Technology Terms That You Need to Know
Common technology terms often come up during meetings, in emails, and in conversations with members. By now everyone should have a basic level of technology literacy that allows them to communicate effectively and work productively. So, it’s important for all, not just the IT team, to have a basic understanding of common tech-related words.
Here are the most common technology terms you will see and hear about today:
Bring Your Own Device (BYOD)
Allowing employees to bring personally owned devices (e.g., laptops, tablets, and smartphones) to the office and to use those devices to do their work and access company information, data, and applications.
Business Intelligence (BI)
An umbrella term that includes the applications, infrastructure, tools, and best practices that enable access to and analysis of information to help organizations improve and optimize decisions and performance.
The science of examining raw data with the purpose of drawing conclusions about that information.
General Data Protection Regulation (GDPR)
In effect since May 2018, GDPR encompasses a set of rules that harmonizes data and privacy protection laws for individuals across 31 countries—all 28 European Union member states plus Iceland, Liechtenstein, and Norway—known collectively as the European Economic Area.
The use of systems, devices, software, applications, and services without explicit approval from an organization’s internal IT department.
Payment Card Industry Data Security Standard (PCI DSS)
A set of security standards that were designed to ensure that all organizations that accept, process, store, or transmit credit card information maintain a secure environment.
A service that permits a user to use one set of login credentials (e.g., name and password) to access multiple applications.
A type of scam where an intruder attempts to gain unauthorized access to a user’s system or information by pretending to be the user.
The process of substituting an important and sensitive piece of data with a non-sensitive equivalent.
Also referred to as 2FA, this verification process typically requires a correct login plus another verification check.
Artificial Intelligence (AI)
Machine or software technology that mimics human intelligence.
An overlay of digital imagery or content on the real world. Examples include the yellow first-down line projected on football fields, the Pokémon Go! game, and pop-up displays on cars that show information like driver speed.
Enterprise Resource Planning (ERP)
Software designed to integrate the different systems used to run a business so that data can easily flow between them.
Software that lets marketers build better relationships with customers by automating messages to them, including emails, social media, and website communications.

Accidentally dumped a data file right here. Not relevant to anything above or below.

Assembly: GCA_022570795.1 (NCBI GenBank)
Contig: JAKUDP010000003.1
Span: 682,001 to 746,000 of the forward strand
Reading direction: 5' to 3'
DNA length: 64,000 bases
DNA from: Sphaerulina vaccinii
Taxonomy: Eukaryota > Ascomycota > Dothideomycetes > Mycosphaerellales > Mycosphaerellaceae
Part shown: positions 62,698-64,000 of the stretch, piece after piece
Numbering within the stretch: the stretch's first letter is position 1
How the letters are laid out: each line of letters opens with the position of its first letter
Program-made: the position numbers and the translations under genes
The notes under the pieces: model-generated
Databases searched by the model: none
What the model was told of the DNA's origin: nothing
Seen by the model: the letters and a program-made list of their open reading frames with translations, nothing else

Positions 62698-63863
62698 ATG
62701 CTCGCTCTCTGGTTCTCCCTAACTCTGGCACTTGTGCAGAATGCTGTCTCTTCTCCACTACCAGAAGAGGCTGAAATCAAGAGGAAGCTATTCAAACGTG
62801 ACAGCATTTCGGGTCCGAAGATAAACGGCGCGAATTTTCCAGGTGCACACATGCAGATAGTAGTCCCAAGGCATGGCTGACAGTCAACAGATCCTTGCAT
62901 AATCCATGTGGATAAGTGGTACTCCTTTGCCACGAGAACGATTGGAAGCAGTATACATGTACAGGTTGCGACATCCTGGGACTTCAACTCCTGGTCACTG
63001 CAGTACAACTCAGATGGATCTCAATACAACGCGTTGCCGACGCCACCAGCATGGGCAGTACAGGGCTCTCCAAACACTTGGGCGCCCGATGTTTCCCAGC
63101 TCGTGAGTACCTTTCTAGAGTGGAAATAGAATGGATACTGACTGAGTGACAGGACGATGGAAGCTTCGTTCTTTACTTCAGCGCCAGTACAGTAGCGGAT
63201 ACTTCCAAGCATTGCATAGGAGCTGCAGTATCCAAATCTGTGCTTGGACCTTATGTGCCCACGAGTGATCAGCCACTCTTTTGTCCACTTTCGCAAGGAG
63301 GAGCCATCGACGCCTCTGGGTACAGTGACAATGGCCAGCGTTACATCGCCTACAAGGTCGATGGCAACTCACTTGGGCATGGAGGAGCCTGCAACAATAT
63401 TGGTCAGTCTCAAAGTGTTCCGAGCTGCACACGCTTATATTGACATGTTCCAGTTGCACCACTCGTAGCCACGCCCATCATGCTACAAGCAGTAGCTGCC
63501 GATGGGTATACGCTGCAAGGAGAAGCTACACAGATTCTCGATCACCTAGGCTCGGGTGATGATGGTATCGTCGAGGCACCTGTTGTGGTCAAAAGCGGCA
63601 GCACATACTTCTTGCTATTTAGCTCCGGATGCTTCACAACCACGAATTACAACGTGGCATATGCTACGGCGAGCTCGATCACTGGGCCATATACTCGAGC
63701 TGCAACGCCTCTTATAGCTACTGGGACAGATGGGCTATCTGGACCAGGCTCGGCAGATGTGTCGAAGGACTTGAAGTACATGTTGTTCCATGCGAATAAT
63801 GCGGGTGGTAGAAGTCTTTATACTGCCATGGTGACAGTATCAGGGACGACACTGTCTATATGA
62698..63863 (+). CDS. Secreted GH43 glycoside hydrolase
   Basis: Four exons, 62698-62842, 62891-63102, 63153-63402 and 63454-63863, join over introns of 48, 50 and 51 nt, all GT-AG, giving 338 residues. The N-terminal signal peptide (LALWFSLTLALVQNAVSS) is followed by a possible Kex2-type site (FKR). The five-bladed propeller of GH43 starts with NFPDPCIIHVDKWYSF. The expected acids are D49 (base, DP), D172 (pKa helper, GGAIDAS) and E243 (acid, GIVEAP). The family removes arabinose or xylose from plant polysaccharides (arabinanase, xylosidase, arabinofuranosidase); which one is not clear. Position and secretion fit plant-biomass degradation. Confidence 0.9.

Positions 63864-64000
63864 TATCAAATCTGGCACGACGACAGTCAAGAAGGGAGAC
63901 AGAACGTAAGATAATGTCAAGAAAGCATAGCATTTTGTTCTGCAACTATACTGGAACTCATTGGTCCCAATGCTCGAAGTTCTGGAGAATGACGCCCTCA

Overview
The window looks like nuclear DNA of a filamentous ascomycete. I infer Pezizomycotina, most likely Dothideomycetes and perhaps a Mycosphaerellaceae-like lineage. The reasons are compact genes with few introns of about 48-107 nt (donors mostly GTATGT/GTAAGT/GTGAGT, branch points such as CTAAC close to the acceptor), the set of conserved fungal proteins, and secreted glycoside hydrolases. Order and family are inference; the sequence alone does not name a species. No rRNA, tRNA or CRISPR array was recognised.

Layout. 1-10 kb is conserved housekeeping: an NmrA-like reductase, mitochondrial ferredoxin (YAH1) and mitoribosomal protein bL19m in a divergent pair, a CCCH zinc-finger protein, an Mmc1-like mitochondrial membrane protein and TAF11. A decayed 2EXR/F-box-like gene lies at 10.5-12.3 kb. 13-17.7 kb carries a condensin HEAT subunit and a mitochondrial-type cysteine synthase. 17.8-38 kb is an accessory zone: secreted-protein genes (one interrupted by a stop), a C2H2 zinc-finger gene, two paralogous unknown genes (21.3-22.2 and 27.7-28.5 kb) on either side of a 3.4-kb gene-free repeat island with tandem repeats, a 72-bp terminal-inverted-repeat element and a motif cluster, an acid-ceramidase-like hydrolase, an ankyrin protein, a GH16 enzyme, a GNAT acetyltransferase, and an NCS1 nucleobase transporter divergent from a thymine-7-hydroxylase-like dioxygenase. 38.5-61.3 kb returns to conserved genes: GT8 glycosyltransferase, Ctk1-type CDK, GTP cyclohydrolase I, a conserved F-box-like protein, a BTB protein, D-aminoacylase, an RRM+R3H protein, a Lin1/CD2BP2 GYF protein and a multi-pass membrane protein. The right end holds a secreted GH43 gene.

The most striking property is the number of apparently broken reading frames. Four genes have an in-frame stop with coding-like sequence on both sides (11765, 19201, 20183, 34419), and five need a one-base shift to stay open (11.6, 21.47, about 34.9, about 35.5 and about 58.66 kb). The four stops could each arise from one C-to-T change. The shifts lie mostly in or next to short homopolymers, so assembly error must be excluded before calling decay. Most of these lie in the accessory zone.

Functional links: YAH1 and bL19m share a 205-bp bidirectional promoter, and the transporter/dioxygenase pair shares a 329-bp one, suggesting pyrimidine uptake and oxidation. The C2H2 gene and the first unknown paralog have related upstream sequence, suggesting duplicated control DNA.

Software whose source code is open to the public.
Software as a Service (SaaS)
A form of cloud computing that allows users to access software housed on a server elsewhere via the internet, unlike the traditional model that requires software be installed on the device.
This programming term—or its variant, “tech stack”—is used to describe the process of combining (or stacking) programs and software to create a new program.
The process of running another operating system on a machine using virtualization software.
While augmented reality is meant to enhance a person’s surroundings, virtual reality is designed to immerse a person into a completely digital world.
Accelerated Mobile Pages (AMP)
An open-source platform that allows developers to use streamlined HTML to create fast-loading pages for mobile devices.
Application Programming Interface (API)
A protocol that programmers use when writing code to enable different systems to communicate with each other.
A computer’s way of storing information, often temporarily, so it can be quickly accessed.
A broad term to describe a system of storing data on a different server and accessing it via a network. The server could be offsite or onsite.
A small file left on a user’s machine by a website. The file stores information sent by the website, and each time the user returns to the site, the site can access the file and add information.
Data about other data. For example, image file metadata might include the creation date, image resolution, and file size.
Search Engine Optimization (SEO)
The practice of trying to get a website to appear atop the results list when a person searches for a topic via a search engine (e.g., Google, Bing).
User Experience (UX)
Refers to the way a user interacts with a product. The term refers to designing technology in a way that focuses on creating an easy and intuitive experience for users.
Go more in-depth about all these terms and how they relate to your day-to-day work activities by reading the full article here.